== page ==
The Lie of Political Correctness

Western culture has a problem.

I suppose that it has been there for longer than we realize.

I’m sure that the Internet is responsible for spreading it, and that same form of communication is equally at fault for maintaining it.

What is it?

Lying to yourself

Now there are a lot of ways that this exhibits itself.

I intend to only explore one.

It alone is likely to spark a furor of debate and disagreement, and not just with me.

I want to talk about political correctness, or perhaps I should call it the lie of political correctness.

 

A naked Emperor

I don’t know if Hans Christian Andersen’s tale of “The Emperor’s New Clothes” is considered politically correct or not to Western society.

To the people of the story, it wasn’t.

They were expected to admire his new wardrobe even though it was plain as day that he was standing there in his underwear.

It’s difficult in a democracy to understand the sway, never mind the authority, that an emperor held, especially in the days of yore when kings, queens, and the odd naked emperor ruled.

For one thing, there’s too much romance attached to our perception of life in those days, and for another the nature of national governments have changed dramatically since then.

You’ll remember that when Iraq was “liberated” that the mega-statue of Saddam Hussein in Baghdad was pulled down.

In North Korea, it’s worse.

According to a couple of TED talks, the dictator-of-the-day is central to the entire education system – worshiped like a god.

In that nation, and others like it, they are being lied to as well.

The difference is that the general population doesn’t know it, such is the brainwashing.

Those who do can’t talk about it because it’s a capital crime to question it.

 

Why don’t we tell the truth?

Our society is different, however.

We’re free to believe whatever we like, and yet we choose to believe a lie.

So why don’t we just tell the truth?

What is there to be afraid of?

 

We like to be liked

There are a few reasons.

One of them is that we want to be liked.

That’s how we end up in the groups that we do.

We want to be around those who share our same interests; who like what we do. I

t’s part of the reason why the “Like” button is so popular on Facebook.

When we’re confronted by someone who disagrees with us, we’re given a choice.

We either agree, which means we “like” what he or she says and to a certain extent that person, or we disagree with that opinion.

When we disagree, our esteem for the other person also diminishes, even if only for a few seconds.

So in the absence of strong convictions, one way or the other, the likelihood that we’ll agree with or tell the truth will depend very much on how important it is to us to like the person we’re with.

When we’re confronted by someone with strong views, if we don’t have a good answer, then we may change our minds.

Paradigm shifts can occur like this.

Example

Take all the baloney surrounding what began as the “fact” of global warming.

(I used to be a weather forecaster in the US Air Force. If you want to take up this discussion, then send me an email.)

At first, it was a relatively small number of scientists who suggested that this was occurring.

When the media got hold of it, the lie was spread around the world.

Anything and everything was considered a contributing factor.

And the thing is that even as the evidence began to mount that this was a lie, the naysayers were told to “shut up!”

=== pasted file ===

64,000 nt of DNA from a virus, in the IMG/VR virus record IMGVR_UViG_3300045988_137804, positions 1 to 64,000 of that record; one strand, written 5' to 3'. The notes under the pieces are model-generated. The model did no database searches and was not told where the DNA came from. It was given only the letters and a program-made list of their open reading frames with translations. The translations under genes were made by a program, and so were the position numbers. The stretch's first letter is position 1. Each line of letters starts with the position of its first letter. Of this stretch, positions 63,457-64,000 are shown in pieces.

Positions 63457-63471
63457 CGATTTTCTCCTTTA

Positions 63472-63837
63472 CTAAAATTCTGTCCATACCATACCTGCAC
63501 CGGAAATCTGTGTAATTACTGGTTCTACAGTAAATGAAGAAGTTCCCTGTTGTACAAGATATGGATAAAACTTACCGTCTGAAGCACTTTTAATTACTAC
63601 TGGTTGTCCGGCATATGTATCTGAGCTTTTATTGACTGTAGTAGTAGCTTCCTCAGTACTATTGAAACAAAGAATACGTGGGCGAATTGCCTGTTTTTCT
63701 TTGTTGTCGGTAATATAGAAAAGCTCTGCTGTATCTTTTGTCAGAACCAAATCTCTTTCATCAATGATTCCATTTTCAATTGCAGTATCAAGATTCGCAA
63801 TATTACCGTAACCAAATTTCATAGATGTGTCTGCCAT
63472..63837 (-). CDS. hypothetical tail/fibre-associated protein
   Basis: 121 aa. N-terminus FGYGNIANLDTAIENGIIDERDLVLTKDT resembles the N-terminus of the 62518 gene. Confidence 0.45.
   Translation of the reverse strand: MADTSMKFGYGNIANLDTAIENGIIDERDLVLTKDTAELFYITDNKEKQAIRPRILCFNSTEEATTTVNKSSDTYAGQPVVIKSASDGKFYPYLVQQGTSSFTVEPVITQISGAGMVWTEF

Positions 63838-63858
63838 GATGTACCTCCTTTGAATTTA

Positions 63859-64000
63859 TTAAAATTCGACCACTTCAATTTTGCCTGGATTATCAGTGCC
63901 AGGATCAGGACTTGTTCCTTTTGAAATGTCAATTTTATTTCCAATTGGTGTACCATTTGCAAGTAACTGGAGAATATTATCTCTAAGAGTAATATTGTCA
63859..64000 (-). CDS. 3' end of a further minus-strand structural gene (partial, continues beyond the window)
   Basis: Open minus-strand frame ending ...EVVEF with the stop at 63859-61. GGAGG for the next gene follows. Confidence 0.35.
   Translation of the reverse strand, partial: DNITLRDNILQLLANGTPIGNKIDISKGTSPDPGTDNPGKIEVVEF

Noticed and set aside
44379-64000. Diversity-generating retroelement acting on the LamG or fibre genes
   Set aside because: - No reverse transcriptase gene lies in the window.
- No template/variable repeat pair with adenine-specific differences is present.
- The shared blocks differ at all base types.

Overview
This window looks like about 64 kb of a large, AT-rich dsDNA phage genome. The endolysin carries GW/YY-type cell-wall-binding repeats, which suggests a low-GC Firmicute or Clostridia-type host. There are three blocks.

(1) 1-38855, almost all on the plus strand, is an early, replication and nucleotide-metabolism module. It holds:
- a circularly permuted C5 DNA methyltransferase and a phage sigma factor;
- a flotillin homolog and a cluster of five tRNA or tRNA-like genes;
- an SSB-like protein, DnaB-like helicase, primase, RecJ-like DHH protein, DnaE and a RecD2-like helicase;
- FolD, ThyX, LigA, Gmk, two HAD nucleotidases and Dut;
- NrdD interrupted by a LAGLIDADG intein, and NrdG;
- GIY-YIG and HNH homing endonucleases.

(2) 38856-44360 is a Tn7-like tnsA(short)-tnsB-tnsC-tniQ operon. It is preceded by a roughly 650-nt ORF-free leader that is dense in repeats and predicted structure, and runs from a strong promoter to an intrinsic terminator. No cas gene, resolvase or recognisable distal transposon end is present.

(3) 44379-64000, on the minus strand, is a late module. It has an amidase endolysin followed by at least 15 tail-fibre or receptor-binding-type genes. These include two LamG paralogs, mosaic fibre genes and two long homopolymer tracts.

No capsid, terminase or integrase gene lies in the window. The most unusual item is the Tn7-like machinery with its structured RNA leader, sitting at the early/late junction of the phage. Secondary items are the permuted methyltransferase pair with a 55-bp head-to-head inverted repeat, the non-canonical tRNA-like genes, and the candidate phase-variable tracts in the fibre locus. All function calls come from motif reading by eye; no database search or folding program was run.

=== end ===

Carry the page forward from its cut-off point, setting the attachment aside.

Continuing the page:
You’ll have noticed by now that over the years the terminology has become climate change.

This is a much more accurate description of what is occurring; and the fact of the matter is that even it hasn’t been going on for long enough to assess if this is part of a cycle or something out of the ordinary.

The point is that when we lie to ourselves, then we don’t want to hear the truth; or to put it another way, “Don’t confuse me with the facts. My mind’s made up.”

 

What is the danger of PC?

It should be rather obvious that the whole PC thing has gotten out of hand; that it’s become more than a bit of social etiquette.

But is there any real danger to it?

Absolutely.

And don’t let anyone tell you that there isn’t.

You see, the problem is that if you can’t tell the truth, then you can only speak lies.

If you can’t call something what it is, then you’re forced to refer to it as something that it isn’t.

For example, the official name of East Germany was, when translated, the German Democratic Republic.

That name was a lie.

It was neither democratic nor a republic.

It was totalitarian country ruled from Moscow.

Nothing less.

A more accurate name – the truth – would have been the East German Communist State; but of course, that wouldn’t have sounded very good.

Or how about the old Soviet Union?

Same thing.

The long name was the Union of Socialist Soviet Republics.

Both China and North Korea also fall into this camp.

Each has the word democratic or republic in the long name of their countries.

Yet, not one of them is free.

republic by definition is a democracy.

The government is elected by the general population, and there’s more than one name on the ballot!

Do you see where this is going?

 

Lies make the truth politically incorrect

When we don’t speak the truth, then collectively we make it impossible to do so.

That’s what political correctness is.

It’s saying the the Emperor is wearing new clothes when in fact he has nothing on.

It’s what free speech is about.

If we don’t stand up and speak the truth, and if we let the courts and the politicians dictate (that’s an important word) to us what we’re allowed to say and what we’re not, then we are handing the truth over to them and giving them permission to determine what it is and what it isn’t.

And when they start telling us what the new truth is to believe, we’ll be no better off than any other dictatorship where free speech is verboten.